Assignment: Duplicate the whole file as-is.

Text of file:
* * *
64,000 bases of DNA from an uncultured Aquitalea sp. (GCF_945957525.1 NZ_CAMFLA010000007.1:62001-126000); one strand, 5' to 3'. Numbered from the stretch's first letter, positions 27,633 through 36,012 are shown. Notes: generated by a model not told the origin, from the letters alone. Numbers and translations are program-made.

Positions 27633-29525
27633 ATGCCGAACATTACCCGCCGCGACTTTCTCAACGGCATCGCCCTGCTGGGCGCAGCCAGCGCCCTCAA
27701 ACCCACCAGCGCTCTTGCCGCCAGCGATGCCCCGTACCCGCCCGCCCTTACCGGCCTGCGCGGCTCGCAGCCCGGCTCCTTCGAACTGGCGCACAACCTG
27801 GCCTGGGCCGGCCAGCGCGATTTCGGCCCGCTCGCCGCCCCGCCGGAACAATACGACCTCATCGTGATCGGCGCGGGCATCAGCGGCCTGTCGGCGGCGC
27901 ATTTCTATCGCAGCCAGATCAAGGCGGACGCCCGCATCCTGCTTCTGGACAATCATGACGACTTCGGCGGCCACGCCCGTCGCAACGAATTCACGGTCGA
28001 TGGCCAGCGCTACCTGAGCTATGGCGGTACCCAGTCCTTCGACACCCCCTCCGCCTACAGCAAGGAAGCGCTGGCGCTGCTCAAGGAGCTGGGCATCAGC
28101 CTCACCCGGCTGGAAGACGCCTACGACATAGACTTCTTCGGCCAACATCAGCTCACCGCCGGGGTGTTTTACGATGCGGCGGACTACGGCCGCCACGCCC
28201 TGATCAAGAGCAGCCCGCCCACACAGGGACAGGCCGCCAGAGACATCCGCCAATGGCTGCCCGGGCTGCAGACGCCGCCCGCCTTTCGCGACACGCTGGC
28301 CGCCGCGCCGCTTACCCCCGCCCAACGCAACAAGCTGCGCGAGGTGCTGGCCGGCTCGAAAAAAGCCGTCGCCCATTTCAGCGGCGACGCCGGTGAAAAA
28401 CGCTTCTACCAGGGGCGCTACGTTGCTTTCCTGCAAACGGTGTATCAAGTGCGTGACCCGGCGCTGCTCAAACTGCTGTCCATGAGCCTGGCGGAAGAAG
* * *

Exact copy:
64,000 bases of DNA from an uncultured Aquitalea sp. (GCF_945957525.1 NZ_CAMFLA010000007.1:62001-126000); one strand, 5' to 3'. Numbered from the stretch's first letter, positions 27,633 through 36,012 are shown. Notes: generated by a model not told the origin, from the letters alone. Numbers and translations are program-made.

Positions 27633-29525
27633 ATGCCGAACATTACCCGCCGCGACTTTCTCAACGGCATCGCCCTGCTGGGCGCAGCCAGCGCCCTCAA
27701 ACCCACCAGCGCTCTTGCCGCCAGCGATGCCCCGTACCCGCCCGCCCTTACCGGCCTGCGCGGCTCGCAGCCCGGCTCCTTCGAACTGGCGCACAACCTG
27801 GCCTGGGCCGGCCAGCGCGATTTCGGCCCGCTCGCCGCCCCGCCGGAACAATACGACCTCATCGTGATCGGCGCGGGCATCAGCGGCCTGTCGGCGGCGC
27901 ATTTCTATCGCAGCCAGATCAAGGCGGACGCCCGCATCCTGCTTCTGGACAATCATGACGACTTCGGCGGCCACGCCCGTCGCAACGAATTCACGGTCGA
28001 TGGCCAGCGCTACCTGAGCTATGGCGGTACCCAGTCCTTCGACACCCCCTCCGCCTACAGCAAGGAAGCGCTGGCGCTGCTCAAGGAGCTGGGCATCAGC
28101 CTCACCCGGCTGGAAGACGCCTACGACATAGACTTCTTCGGCCAACATCAGCTCACCGCCGGGGTGTTTTACGATGCGGCGGACTACGGCCGCCACGCCC
28201 TGATCAAGAGCAGCCCGCCCACACAGGGACAGGCCGCCAGAGACATCCGCCAATGGCTGCCCGGGCTGCAGACGCCGCCCGCCTTTCGCGACACGCTGGC
28301 CGCCGCGCCGCTTACCCCCGCCCAACGCAACAAGCTGCGCGAGGTGCTGGCCGGCTCGAAAAAAGCCGTCGCCCATTTCAGCGGCGACGCCGGTGAAAAA
28401 CGCTTCTACCAGGGGCGCTACGTTGCTTTCCTGCAAACGGTGTATCAAGTGCGTGACCCGGCGCTGCTCAAACTGCTGTCCATGAGCCTGGCGGAAGAAG